Tooth sensitivity: Causes, remedies & treatment

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TOOTH sensitivity is a common dental problem that involves discomfort or pain in teeth when encountering cer-tain substances and temperatures. At least 40 million adults suffer from sensitive teeth in the United States, accord-ing to the Academy of General Dentistry.
The pain is often sharp and sudden, but it is temporary. According to the Cleveland Clinic, the pain may shoot into the tooth’s nerve endings. Fortunately, sensitive teeth can be treated and the condition can improve.
There are no at-risk groups for tooth sensitivity. It can happen to anyone, according to Dr. Margaret Culotta-Norton, a dentist in Washington, D.C., and former president of the D.C. Dental Society. “The most common symp-tom … is a sudden, sharp flash of pain when teeth are exposed to air, cold, sweet, acidic or hot foods,” she told Live Science. Some people may experience tooth sensitivity from brushing or flossing their teeth.
In healthy teeth, enamel protects the underlying layer of dentin, which is softer than enamel. The tooth roots are protected by gums. But if the enamel is worn down or if the gum line has receded, then the dentin becomes exposed. “Cavities, cracked teeth, gum recession, enamel and root erosion all cause dentin to be exposed,” Culotta-Norton said. “Dentin is connected to the nerve that triggers pain in sensitive teeth.” Dentin contains thousands of microscopic tubules, or channels, leading to the tooth’s pulp, according to the Academy of General Dentistry. When exposed to the elements, these dentinal tubules allow heat, cold, acidic or even sticky substances to reach the nerves inside the tooth, causing pain.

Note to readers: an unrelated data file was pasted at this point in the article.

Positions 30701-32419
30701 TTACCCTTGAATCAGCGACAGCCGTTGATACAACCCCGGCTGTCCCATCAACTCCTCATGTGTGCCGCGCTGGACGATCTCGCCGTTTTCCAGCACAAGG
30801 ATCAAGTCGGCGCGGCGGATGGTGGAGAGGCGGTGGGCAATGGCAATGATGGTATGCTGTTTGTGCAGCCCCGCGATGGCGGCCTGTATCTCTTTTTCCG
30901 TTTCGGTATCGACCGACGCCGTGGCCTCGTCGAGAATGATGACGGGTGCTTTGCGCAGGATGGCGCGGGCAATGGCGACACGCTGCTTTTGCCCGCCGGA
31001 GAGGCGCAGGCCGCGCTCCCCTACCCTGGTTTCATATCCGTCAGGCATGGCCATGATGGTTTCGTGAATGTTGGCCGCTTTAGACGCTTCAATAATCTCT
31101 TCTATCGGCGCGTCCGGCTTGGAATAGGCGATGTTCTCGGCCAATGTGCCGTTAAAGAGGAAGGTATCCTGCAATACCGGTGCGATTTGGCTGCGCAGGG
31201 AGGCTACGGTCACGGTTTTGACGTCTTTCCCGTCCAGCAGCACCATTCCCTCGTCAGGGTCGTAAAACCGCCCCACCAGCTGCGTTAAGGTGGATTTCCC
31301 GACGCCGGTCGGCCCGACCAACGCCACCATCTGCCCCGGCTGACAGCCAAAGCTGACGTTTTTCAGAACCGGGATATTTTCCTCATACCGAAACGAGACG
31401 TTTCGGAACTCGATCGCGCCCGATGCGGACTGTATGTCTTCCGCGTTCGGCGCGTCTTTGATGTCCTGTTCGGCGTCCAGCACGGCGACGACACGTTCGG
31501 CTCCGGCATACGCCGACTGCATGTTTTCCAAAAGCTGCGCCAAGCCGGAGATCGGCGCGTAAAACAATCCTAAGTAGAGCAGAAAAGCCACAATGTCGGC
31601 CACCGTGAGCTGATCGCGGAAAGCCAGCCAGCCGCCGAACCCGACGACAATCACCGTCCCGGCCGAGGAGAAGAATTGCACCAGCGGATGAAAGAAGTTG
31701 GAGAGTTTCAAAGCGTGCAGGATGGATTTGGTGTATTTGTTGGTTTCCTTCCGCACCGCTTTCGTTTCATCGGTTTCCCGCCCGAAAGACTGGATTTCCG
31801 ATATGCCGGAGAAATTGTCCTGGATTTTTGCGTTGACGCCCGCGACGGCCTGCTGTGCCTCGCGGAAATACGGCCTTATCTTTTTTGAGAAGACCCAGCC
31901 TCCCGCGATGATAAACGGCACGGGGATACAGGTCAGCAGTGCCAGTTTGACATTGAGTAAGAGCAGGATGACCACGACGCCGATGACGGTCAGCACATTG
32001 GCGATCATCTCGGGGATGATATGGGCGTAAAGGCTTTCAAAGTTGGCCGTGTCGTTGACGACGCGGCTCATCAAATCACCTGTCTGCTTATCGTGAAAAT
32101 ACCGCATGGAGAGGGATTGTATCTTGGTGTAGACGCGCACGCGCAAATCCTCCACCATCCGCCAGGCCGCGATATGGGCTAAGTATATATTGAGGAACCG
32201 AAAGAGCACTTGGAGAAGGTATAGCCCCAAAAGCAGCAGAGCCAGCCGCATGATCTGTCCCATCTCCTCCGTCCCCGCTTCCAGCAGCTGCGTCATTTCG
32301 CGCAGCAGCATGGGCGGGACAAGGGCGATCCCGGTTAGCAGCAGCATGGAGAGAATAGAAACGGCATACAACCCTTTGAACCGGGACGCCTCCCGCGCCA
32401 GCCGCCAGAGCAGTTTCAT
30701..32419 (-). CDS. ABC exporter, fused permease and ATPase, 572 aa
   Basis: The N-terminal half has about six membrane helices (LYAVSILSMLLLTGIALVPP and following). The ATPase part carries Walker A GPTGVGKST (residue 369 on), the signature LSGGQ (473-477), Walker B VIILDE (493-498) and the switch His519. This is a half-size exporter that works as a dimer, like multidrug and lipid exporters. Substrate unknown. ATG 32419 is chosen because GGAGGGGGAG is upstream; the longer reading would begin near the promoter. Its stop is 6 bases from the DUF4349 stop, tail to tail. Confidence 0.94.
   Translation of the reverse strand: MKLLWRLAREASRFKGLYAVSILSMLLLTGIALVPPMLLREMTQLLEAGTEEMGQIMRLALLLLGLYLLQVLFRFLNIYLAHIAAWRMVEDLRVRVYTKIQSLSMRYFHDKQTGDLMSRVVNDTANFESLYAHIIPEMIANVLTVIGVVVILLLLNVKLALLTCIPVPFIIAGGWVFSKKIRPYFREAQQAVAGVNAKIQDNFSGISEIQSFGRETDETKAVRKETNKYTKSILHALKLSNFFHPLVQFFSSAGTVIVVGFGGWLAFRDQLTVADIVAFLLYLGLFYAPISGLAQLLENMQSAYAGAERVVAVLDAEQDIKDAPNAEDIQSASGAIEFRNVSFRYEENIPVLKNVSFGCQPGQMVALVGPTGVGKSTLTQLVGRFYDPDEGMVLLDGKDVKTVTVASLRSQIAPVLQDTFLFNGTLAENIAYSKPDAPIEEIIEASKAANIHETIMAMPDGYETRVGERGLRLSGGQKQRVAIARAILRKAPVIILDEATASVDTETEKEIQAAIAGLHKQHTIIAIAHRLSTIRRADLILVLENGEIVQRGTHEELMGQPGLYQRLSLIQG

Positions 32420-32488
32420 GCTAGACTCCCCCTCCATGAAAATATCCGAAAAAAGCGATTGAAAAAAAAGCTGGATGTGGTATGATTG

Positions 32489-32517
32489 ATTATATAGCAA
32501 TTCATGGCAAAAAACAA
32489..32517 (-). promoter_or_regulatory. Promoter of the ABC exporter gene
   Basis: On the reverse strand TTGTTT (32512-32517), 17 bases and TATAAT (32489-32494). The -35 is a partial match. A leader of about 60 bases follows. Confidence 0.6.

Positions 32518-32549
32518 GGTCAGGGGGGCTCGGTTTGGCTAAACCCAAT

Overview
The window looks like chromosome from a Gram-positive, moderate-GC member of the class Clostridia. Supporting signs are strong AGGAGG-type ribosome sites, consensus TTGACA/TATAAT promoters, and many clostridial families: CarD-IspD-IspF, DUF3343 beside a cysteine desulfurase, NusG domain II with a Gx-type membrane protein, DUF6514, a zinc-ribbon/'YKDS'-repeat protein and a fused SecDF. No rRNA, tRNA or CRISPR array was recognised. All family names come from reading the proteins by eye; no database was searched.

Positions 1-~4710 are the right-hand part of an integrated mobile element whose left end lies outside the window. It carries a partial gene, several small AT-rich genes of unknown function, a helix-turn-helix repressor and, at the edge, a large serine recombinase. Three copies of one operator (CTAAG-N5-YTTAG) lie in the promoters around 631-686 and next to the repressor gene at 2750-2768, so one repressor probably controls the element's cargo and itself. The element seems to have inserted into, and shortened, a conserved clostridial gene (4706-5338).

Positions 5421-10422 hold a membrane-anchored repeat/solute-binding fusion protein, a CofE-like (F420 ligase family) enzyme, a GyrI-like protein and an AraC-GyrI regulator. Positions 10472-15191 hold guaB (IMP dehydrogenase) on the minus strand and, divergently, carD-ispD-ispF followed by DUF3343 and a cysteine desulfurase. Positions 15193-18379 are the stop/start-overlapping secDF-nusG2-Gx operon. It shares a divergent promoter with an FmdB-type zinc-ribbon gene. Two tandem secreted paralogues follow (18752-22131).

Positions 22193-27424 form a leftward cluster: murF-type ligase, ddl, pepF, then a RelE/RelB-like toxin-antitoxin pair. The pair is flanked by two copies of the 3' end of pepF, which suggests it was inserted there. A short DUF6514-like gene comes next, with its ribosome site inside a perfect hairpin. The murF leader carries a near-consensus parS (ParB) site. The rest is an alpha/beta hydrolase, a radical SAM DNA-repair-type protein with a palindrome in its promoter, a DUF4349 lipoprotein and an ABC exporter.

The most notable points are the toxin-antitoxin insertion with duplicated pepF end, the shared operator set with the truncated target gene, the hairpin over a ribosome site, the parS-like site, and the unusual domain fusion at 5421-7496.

According to the Cleveland Clinic, some factors that contribute to sensitive teeth may include: Brushing too hard or using a hard-bristled toothbrush. This can wear down enamel, causing dentin to become exposed, or en-courage gum recession. Gum recession. This often happens in people suffering from periodontal disease, and it exposes the dentin.Gingivitis. Inflamed and sore gum tissue can result in exposure of the tooth’s root. Cracked teeth. These can become filled with bacteria from plaque and cause inflammation in the pulp of the tooth. In more severe cases, it may lead to abscess and infection. Teeth grinding or clenching. This can wear down enamel. Long-term use of mouthwash. Some over-the-counter mouthwashes contain acids. If dentin is exposed dentin, the acids can make existing tooth sensitivity worse and also further damage the dentin layer. There are neutral fluoride mouthwashes available that might be a better option.

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